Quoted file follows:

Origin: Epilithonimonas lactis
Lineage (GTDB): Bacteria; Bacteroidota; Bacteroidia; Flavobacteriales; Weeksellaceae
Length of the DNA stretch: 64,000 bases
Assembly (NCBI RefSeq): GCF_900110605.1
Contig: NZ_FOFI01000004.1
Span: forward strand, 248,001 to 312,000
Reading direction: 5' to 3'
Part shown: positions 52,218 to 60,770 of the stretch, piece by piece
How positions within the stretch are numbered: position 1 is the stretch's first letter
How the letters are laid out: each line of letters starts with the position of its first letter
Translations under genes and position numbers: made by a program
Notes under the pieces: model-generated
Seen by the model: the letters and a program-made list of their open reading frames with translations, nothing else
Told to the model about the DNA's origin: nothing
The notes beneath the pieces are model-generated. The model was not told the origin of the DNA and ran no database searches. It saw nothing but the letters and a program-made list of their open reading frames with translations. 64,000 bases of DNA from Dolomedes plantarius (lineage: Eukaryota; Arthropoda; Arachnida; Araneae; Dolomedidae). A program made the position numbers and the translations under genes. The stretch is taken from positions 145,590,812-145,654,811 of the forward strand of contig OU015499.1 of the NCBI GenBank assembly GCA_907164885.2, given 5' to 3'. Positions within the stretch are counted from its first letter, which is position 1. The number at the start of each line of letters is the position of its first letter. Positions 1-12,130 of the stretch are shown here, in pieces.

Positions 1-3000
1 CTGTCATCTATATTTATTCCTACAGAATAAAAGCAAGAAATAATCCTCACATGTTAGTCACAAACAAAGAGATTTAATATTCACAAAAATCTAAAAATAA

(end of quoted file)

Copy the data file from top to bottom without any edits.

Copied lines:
Origin: Epilithonimonas lactis
Lineage (GTDB): Bacteria; Bacteroidota; Bacteroidia; Flavobacteriales; Weeksellaceae
Length of the DNA stretch: 64,000 bases
Assembly (NCBI RefSeq): GCF_900110605.1
Contig: NZ_FOFI01000004.1
Span: forward strand, 248,001 to 312,000
Reading direction: 5' to 3'
Part shown: positions 52,218 to 60,770 of the stretch, piece by piece
How positions within the stretch are numbered: position 1 is the stretch's first letter
How the letters are laid out: each line of letters starts with the position of its first letter
Translations under genes and position numbers: made by a program
Notes under the pieces: model-generated
Seen by the model: the letters and a program-made list of their open reading frames with translations, nothing else
Told to the model about the DNA's origin: nothing
The notes beneath the pieces are model-generated. The model was not told the origin of the DNA and ran no database searches. It saw nothing but the letters and a program-made list of their open reading frames with translations. 64,000 bases of DNA from Dolomedes plantarius (lineage: Eukaryota; Arthropoda; Arachnida; Araneae; Dolomedidae). A program made the position numbers and the translations under genes. The stretch is taken from positions 145,590,812-145,654,811 of the forward strand of contig OU015499.1 of the NCBI GenBank assembly GCA_907164885.2, given 5' to 3'. Positions within the stretch are counted from its first letter, which is position 1. The number at the start of each line of letters is the position of its first letter. Positions 1-12,130 of the stretch are shown here, in pieces.

Positions 1-3000
1 CTGTCATCTATATTTATTCCTACAGAATAAAAGCAAGAAATAATCCTCACATGTTAGTCACAAACAAAGAGATTTAATATTCACAAAAATCTAAAAATAA